The Secret Behind How Exercise Fights Alzheimer's
May 14, 2005
Alzheimer's disease -- a chronic form of dementia, which results in severe memory loss and eventually death -- is a progressive disorder for which there are minimal therapeutics that affect the underlying disease mechanism.
However, epidemiological studies have suggested lifestyle changes may slow down the onset and progression of Alzheimer's ... specifically, regular exercise.
According to researchers, a regular exercise program can slow the development of Alzheimer's by altering the way damaging proteins reside in the brain. Studies on mice helped support a growing body of evidence that keeping busy (both physically and mentally), as well as eating certain foods, can delay or prevent Alzheimer's.
Scientists analyzed the effect of excess clogging due to plaque buildup in the brain -- the signature physical sign of Alzheimer's -- after three months on genetically engineered mice. Half the mice were put in cages with running wheels, while the other half were cooped up with no outlet or exercise wheels.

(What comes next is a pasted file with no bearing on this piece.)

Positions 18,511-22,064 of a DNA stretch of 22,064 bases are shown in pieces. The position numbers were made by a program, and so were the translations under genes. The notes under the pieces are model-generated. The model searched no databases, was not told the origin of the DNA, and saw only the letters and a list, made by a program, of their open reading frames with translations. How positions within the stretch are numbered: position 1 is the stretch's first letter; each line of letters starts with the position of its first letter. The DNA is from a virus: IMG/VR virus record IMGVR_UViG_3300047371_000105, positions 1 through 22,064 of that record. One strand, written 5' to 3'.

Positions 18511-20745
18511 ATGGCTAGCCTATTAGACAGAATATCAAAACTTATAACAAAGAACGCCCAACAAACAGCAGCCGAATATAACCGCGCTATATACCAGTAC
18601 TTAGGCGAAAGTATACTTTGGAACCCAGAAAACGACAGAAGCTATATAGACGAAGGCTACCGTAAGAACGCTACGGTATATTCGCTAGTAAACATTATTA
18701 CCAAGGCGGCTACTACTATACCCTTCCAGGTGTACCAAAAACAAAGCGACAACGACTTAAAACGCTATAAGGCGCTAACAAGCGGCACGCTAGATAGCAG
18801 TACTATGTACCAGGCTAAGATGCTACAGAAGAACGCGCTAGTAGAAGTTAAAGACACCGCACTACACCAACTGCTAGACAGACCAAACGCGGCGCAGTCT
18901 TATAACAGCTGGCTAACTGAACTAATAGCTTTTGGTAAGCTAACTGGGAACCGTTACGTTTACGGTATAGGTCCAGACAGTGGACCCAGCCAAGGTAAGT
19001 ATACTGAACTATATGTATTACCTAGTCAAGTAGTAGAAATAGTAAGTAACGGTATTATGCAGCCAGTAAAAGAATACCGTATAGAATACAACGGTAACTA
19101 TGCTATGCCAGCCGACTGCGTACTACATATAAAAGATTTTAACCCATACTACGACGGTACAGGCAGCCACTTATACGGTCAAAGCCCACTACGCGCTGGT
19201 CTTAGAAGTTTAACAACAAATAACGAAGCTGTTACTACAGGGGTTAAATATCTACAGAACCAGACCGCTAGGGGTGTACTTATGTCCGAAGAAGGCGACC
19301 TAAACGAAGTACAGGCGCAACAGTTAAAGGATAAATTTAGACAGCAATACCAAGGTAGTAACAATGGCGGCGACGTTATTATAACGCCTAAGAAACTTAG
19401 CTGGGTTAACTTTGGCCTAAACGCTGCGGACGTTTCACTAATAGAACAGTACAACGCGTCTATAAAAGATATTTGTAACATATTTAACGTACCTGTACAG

Mice allowed to exercise learned to navigate a water maze faster than mice that were kept cooped up.
Significantly fewer plaques and fewer bits of beta-amyloid peptides, associated with Alzheimer's, were found in mice that exercised.
Findings suggest a simple behavioral strategy such as exercise, dancing or even walking can trigger a change (as seen in the mice) in the way the amyloid precursor protein is metabolized, thus, slowing down the onset and progression of Alzheimer's.
Journal of Neuroscience April 27, 2005;25:4217-4221
Reuters April 27, 2005